7. At no time did anyone from United EVER offer to do anything for me. No offer of compensation for my additional costs to get to my final destination, no offer of a hotel room in Chicago had I needed one due to being rescheduled on a flight the next day (and note this was at a city I was connecting through, they had no way to know that I probably could have stayed with my parents had I really needed to). Nor any compensation for the hotel room I had reserved in Madison (or even worse the potential problems had I missed checking in and lost my reservation for the whole weekend!)
  8. Not to mention anything for my time and the many hours delay (and nearly day+ delay) in getting to Madison. I was traveling (mostly) for personal reasons, however I had planned on spending most of this morning on work – not on getting my bag from the airport or phone calls with United. Likewise I had planned on attending some events in Madison last night (which I mostly did manage, though only barely, to make) and I had planned on then spending much of the evening working – now I’ll have to do that work at other points in the weekend – diminishing my enjoyment of the convention.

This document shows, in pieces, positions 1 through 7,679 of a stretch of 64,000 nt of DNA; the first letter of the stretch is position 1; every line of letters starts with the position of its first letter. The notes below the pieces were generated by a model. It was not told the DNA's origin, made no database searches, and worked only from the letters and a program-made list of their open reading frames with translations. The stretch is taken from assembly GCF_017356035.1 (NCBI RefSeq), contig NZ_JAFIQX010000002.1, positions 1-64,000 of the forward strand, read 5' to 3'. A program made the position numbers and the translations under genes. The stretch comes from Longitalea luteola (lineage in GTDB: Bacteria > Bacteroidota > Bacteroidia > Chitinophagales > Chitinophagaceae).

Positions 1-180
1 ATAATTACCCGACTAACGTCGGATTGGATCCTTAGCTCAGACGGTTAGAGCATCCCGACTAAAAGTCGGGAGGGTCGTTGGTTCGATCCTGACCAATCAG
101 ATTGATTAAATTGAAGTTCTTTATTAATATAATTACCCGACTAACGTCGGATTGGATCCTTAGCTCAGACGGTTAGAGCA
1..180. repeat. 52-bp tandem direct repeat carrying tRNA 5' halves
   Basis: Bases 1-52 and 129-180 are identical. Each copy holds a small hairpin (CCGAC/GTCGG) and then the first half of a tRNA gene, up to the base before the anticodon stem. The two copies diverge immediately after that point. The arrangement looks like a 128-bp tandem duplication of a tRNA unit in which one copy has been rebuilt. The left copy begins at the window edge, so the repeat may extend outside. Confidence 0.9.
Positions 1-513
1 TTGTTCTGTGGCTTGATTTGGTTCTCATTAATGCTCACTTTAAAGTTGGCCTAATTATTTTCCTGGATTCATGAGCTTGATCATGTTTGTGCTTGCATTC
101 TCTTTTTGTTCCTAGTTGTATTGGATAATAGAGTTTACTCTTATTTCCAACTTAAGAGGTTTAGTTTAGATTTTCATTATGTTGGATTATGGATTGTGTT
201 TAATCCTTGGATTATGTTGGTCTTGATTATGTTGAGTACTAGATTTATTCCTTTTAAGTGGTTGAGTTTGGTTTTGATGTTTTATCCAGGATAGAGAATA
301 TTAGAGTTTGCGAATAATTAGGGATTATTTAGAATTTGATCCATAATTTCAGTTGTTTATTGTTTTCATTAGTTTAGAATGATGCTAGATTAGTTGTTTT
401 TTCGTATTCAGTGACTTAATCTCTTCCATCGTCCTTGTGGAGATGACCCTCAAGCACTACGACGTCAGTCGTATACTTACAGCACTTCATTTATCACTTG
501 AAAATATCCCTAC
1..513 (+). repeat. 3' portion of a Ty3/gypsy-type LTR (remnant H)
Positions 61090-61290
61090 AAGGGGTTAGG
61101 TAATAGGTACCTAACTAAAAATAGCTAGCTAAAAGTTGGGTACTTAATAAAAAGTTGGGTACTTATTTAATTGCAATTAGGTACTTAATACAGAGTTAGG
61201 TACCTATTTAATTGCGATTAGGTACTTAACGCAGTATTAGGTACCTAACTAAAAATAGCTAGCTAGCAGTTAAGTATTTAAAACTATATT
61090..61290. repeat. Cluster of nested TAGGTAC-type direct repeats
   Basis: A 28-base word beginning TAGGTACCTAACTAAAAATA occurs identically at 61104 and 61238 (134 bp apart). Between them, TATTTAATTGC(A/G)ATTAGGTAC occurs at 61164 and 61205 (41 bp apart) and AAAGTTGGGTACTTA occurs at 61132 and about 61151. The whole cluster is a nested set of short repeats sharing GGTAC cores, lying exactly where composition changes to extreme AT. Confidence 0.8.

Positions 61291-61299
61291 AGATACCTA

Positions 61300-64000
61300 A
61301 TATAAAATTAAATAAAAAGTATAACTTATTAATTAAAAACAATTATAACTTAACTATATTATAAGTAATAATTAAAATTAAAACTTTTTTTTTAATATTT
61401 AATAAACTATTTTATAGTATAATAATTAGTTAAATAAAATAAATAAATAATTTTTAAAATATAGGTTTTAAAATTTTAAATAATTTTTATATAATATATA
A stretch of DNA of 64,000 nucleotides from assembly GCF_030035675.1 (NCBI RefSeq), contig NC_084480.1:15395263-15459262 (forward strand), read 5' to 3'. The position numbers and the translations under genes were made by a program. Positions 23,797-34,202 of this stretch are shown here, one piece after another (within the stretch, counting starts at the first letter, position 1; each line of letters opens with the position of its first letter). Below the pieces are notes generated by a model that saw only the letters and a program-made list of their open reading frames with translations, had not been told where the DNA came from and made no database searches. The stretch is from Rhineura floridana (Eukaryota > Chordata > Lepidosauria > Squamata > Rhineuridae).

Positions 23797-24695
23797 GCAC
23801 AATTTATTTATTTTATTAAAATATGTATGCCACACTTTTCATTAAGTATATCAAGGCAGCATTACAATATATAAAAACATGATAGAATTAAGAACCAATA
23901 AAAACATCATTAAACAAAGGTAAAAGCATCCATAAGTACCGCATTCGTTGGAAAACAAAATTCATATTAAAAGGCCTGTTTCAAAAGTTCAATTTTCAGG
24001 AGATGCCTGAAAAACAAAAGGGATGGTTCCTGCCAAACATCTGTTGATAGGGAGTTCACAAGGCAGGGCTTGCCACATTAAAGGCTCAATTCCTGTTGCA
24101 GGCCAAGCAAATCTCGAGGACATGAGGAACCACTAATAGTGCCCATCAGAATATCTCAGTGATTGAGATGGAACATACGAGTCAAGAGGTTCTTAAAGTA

So needless to say, I am annoyed with United.

And I think this gives a number of lessons for what not to do around customer service.

First – have ONE number for customer service, not more than three. Make sure that ALL agents at that number can, at a minimum, direct any call to any other agent so that in one single call ALL of the issues of a customer can be dealt with.